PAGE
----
Wisconsin's economic engine is proving a stubborn one to jump-start, with the state's 14,600 jobs lost in November the highest number nationally, according to an analysis of preliminary federal unemployment data released Tuesday.
The state-by-state comparison of unemployment rates and job-loss figures released by the U.S. Bureau of Labor Statistics offers the first glimpse of how each state's November job numbers, which were released Dec. 15, stack up against one another. It's the second month in a row that preliminary figures ranked Wisconsin worst. However, revised numbers from October show the state losing 2,400 jobs, not 9.600 as first reported. Revised figures now show several other states with more job losses, including Minnesota, with 7,300.
Wisconsin led with the largest over-the-month decrease in employment, followed by Minnesota with 13,700 jobs and Colorado with 4,500 jobs.
In contrast, New York led the country in job growth, adding 29,500 jobs, followed by Texas with a 20,800 surge in jobs.
Overall, non-farm positions increased in 29 states and the District of Columbia, decreased in 19 and were unchanged in two.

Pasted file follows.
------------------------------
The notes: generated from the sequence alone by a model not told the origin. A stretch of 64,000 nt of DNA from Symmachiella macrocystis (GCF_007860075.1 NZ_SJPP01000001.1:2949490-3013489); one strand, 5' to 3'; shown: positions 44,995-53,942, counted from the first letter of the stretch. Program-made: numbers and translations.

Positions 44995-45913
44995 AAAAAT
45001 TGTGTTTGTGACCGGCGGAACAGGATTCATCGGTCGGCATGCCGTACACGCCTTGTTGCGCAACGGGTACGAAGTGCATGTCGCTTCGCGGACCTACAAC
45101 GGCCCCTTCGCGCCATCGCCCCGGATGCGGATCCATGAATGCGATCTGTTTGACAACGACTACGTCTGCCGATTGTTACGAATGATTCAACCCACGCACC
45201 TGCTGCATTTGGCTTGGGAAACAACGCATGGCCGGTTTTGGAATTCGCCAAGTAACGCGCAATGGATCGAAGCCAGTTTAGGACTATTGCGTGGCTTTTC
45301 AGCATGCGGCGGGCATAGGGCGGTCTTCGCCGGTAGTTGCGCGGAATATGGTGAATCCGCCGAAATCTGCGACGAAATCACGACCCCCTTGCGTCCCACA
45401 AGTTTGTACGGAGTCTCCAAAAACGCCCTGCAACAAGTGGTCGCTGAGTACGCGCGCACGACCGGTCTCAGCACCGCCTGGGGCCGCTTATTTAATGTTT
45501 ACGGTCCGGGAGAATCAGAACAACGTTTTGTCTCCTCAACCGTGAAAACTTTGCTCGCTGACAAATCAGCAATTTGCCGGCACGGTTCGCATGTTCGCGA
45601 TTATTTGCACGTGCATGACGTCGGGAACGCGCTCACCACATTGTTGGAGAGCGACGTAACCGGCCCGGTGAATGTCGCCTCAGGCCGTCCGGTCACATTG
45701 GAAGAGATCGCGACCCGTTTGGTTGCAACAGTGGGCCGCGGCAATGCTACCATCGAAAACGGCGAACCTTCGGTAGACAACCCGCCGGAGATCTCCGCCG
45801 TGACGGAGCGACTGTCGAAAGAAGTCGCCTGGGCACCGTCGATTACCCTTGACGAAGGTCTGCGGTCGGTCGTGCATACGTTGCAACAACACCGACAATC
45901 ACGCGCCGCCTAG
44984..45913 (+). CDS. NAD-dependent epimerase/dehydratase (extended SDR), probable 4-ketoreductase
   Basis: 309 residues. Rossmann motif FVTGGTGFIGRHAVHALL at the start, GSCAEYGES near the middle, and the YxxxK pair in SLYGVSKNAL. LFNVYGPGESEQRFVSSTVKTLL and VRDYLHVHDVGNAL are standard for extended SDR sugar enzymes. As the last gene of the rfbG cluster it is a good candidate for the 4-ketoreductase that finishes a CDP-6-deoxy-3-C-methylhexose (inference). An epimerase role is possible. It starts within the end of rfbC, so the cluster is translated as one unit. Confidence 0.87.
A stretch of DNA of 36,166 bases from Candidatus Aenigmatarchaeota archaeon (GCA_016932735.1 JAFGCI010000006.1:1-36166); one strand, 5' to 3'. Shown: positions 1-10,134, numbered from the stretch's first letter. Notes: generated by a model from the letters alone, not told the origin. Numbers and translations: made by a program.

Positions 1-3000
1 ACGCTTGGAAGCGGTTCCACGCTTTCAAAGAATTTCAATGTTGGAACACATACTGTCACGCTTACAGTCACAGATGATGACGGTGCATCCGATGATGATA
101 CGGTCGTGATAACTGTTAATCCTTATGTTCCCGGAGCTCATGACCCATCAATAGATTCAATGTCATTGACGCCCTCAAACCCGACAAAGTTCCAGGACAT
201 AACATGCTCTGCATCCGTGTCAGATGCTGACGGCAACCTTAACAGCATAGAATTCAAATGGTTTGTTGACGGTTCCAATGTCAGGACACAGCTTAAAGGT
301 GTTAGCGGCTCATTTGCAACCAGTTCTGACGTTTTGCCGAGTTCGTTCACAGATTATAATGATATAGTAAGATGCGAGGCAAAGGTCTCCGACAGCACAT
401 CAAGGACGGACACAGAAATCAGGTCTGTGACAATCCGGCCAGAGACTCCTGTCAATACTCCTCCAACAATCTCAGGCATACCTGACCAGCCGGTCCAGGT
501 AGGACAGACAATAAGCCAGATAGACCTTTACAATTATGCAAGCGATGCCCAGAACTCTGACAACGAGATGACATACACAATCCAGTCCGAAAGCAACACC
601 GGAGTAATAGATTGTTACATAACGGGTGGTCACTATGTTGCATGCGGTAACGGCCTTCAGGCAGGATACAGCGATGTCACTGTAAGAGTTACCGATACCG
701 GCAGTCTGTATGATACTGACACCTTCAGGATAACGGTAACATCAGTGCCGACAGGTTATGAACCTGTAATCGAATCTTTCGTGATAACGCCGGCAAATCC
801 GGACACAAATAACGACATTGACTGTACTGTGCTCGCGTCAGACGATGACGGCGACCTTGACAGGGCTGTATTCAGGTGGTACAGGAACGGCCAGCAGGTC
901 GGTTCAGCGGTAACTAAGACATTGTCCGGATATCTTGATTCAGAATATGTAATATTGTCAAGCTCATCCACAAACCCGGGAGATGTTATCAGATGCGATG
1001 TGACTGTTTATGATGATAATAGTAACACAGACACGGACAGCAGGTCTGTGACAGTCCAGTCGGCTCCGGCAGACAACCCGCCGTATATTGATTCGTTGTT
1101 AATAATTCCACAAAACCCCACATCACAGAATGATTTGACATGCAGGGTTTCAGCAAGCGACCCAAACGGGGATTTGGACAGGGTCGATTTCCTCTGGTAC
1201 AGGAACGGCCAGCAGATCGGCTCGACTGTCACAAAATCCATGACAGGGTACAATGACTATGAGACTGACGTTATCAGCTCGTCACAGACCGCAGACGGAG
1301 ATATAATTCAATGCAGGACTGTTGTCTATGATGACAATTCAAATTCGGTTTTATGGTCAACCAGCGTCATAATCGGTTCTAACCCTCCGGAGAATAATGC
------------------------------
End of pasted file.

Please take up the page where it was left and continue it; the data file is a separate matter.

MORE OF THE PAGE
While Wisconsin's job losses led the nation, its unemployment rate fell to 7.3 percent, marking the lowest level in a year.
The release of the job numbers comes at a time when the state Democratic Party and United Wisconsin, an organization created to recall Gov. Scott Walker, has collected nearly enough signatures to force a recall election.
Walker won his bid for governor in November 2010 on the campaign promise that he would create 250,000 private-sector jobs during his first term.
The state's 14,600 lost jobs in November not only led the nation but reflected the fifth straight month of declines in the job market.
The Walker administration has been critical of the federal numbers recently, with the state Department of Workforce Development Secretary Reggie Newson last week noting that October was the fifth straight month where the federal agency had overestimated the number of jobs losses in the state.
Three other times this year, the Bureau of Labor Statistics underestimated jobs gains, he said.
For example, the Bureau of Labor Statistics in June first estimated Wisconsin added 9,500 jobs but later revised that to 11,000 new jobs.
"These unreliable employment statistics out of Washington misinform the public and create unnecessary anxiety for job seekers and job creators about the shape of our state's economy," said Newson in a statement.
But there was a time when the federal numbers were touted by the Walker administration, as Assembly Minority Leader Peter Barca points out in a statement released Tuesday.
"The monthly figures were used by the governor to boast at a press conference in June when they showed gains, primarily in tourism, before his budget passed," said Barca, D-Kenosha. "Since that plan took effect in July, the numbers have fallen every month."
Editor's note: This story was altered to reflect revised October job loss numbers.